National Pan American Day on April 14th each year commemorates the First International Conference of American States, which concluded on April 14, 1890. The observance takes place during Pan American Week.
Inspired by the idea of a Panamerica, United States Secretary of State James G. Blane first developed the concept of an International Conference for the Western Hemisphere. It took nearly a decade, but in October of 1889, the conference began. Held in Washington, D.C., the conference covered a large variety of subjects from currency and banking to military and trade.
The International Conference also created the International Union of American Republics, the forerunner of the Organization of American States (OAS).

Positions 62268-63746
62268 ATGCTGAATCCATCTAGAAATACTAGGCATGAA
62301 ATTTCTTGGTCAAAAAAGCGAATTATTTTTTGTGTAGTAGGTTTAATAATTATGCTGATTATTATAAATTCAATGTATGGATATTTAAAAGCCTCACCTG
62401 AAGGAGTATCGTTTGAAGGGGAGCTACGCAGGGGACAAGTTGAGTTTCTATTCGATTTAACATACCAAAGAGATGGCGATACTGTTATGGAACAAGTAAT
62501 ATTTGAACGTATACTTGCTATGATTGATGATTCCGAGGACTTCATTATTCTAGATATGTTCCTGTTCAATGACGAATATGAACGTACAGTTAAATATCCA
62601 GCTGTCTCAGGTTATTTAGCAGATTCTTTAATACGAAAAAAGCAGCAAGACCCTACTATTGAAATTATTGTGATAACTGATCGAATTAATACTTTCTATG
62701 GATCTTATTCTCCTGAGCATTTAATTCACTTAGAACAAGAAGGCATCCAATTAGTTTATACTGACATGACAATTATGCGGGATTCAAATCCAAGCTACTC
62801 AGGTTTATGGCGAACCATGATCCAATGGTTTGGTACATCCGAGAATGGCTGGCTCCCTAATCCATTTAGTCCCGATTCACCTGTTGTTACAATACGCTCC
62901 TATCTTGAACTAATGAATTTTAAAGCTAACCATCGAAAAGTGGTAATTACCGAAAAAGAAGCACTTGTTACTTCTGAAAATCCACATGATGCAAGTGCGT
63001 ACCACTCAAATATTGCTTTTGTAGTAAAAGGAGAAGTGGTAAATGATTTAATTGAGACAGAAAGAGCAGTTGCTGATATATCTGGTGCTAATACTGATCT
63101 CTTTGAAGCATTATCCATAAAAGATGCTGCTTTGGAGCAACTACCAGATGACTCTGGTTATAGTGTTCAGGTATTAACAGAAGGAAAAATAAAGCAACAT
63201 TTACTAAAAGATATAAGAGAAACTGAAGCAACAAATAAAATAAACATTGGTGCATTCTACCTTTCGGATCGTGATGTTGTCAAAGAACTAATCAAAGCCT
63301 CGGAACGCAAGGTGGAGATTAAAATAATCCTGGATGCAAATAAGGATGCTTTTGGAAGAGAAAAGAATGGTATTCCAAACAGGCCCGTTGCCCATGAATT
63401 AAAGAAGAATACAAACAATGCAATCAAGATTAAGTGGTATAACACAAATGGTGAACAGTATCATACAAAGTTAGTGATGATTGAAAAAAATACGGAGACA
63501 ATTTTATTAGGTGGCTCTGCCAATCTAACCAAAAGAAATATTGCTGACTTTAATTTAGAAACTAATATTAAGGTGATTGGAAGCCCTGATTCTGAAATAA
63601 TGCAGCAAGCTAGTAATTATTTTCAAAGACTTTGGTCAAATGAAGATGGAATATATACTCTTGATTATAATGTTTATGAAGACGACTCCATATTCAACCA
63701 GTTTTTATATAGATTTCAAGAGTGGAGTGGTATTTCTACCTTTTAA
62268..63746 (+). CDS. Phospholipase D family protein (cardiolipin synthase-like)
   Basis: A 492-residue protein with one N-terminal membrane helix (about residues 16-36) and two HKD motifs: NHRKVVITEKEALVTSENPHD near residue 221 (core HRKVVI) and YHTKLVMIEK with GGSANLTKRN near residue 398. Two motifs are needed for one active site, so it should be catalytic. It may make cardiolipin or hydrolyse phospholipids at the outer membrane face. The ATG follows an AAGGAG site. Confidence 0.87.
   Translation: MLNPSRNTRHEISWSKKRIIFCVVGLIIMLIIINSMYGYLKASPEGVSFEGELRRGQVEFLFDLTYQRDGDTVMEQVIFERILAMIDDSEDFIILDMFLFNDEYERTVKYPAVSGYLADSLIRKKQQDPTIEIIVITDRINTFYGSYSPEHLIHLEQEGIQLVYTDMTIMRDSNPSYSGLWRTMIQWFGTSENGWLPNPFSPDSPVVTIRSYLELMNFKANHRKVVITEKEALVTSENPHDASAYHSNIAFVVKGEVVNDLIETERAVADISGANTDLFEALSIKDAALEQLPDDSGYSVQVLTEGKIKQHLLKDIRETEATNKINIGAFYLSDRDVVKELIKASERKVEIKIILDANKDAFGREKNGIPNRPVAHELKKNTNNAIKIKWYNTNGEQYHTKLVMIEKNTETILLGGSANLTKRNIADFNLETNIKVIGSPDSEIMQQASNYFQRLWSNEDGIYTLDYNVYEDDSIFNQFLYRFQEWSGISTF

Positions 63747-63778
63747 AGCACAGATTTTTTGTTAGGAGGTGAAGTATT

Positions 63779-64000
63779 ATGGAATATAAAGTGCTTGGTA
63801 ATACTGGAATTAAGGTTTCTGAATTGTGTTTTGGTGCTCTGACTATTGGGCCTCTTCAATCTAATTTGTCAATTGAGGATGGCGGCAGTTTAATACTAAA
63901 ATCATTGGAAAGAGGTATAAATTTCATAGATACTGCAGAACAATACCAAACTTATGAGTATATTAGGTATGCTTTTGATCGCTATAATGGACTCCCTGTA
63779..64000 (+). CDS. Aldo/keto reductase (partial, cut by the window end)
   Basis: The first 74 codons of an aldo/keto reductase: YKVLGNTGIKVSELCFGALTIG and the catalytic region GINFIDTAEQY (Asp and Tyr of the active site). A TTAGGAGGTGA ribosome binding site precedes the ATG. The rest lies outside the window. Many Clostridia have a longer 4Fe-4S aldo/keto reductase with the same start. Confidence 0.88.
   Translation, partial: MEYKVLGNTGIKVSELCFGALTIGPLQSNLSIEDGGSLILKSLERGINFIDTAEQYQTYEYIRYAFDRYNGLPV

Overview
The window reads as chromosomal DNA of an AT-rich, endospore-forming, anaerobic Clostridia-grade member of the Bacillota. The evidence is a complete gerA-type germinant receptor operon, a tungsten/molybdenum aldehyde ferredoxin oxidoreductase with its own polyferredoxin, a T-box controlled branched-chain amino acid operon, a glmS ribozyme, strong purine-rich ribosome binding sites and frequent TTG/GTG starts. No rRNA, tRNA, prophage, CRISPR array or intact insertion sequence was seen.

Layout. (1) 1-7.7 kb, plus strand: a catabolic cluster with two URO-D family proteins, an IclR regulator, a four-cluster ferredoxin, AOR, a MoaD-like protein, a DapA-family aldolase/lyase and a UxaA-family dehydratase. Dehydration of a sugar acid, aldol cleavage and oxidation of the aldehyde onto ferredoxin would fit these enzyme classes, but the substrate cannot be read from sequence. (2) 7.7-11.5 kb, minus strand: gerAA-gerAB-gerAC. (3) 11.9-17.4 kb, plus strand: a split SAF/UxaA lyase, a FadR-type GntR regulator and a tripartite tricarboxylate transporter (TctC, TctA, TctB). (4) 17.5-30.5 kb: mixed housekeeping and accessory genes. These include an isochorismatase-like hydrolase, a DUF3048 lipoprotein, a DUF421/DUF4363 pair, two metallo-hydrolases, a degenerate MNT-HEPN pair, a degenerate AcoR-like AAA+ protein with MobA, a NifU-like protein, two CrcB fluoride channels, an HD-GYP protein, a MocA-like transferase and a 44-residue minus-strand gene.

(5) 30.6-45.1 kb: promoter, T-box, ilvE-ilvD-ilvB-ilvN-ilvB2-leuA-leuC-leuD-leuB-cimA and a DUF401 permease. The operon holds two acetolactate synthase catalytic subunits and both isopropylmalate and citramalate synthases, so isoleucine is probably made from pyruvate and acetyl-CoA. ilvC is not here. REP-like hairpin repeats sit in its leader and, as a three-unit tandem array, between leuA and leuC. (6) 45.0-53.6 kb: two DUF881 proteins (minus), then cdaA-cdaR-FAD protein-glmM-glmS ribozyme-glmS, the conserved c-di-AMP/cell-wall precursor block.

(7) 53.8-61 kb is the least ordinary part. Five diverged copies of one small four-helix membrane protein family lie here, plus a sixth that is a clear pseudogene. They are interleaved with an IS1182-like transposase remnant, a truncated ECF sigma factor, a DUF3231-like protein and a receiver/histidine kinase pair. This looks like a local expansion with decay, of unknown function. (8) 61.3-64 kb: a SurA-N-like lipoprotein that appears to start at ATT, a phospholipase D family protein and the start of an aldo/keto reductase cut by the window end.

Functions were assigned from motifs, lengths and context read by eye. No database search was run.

HOW TO OBSERVE #NationalPanAmericanDay
Celebrate the day by learning more about cultures, North and South America. Learn about their history, political atmosphere, weather and climate, food, and heritage. Discover how commerce between these countries works and how it has changed over the years. Use #NationalPanAmericanDay to post on social media.
NATIONAL PAN AMERICAN DAY HISTORY
In 1931, President Herbert Hoover declared the first official National Pan American Day to be observed on April 14th. Before the President’s proclamation, Pan American Day celebrations took place on various days throughout the year and across the country. Each one included cultural events and festivals celebrating the Western Hemisphere and the whole of the North and South American continents. Many of the events included political speakers and development organizations.
Expositions featured cultural events including art, music, and food. They also brought business leaders together. Schools organized educational experiences for students, and communities held parades to celebrate the day.
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